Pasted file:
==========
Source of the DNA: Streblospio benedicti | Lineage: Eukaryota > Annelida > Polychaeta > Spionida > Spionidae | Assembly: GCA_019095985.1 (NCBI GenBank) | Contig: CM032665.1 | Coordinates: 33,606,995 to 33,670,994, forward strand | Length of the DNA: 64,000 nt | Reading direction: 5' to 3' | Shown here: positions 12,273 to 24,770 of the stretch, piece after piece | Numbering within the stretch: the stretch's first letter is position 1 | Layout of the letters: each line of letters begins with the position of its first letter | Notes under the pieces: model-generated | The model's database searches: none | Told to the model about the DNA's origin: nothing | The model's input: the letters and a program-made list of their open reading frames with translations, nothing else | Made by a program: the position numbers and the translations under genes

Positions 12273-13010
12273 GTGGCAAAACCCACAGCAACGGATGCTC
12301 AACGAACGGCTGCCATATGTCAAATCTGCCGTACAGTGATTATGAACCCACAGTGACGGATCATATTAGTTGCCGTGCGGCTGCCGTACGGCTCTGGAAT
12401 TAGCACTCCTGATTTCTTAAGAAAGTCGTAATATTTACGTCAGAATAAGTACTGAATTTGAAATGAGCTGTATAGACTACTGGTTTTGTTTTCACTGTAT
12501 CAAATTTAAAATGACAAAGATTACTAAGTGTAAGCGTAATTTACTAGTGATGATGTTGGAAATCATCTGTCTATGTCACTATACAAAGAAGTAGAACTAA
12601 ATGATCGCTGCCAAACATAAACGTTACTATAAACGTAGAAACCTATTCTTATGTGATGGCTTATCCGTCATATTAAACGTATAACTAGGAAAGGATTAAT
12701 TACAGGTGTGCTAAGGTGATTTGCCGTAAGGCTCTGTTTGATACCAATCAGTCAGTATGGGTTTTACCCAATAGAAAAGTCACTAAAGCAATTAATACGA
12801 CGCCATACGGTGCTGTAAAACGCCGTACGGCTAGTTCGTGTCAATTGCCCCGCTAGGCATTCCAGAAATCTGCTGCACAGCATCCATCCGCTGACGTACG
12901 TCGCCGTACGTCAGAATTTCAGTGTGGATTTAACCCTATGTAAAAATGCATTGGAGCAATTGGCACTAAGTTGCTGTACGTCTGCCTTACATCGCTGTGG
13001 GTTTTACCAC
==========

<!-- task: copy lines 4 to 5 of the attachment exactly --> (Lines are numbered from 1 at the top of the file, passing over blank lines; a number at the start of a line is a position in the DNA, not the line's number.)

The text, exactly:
12301 AACGAACGGCTGCCATATGTCAAATCTGCCGTACAGTGATTATGAACCCACAGTGACGGATCATATTAGTTGCCGTGCGGCTGCCGTACGGCTCTGGAAT
12401 TAGCACTCCTGATTTCTTAAGAAAGTCGTAATATTTACGTCAGAATAAGTACTGAATTTGAAATGAGCTGTATAGACTACTGGTTTTGTTTTCACTGTAT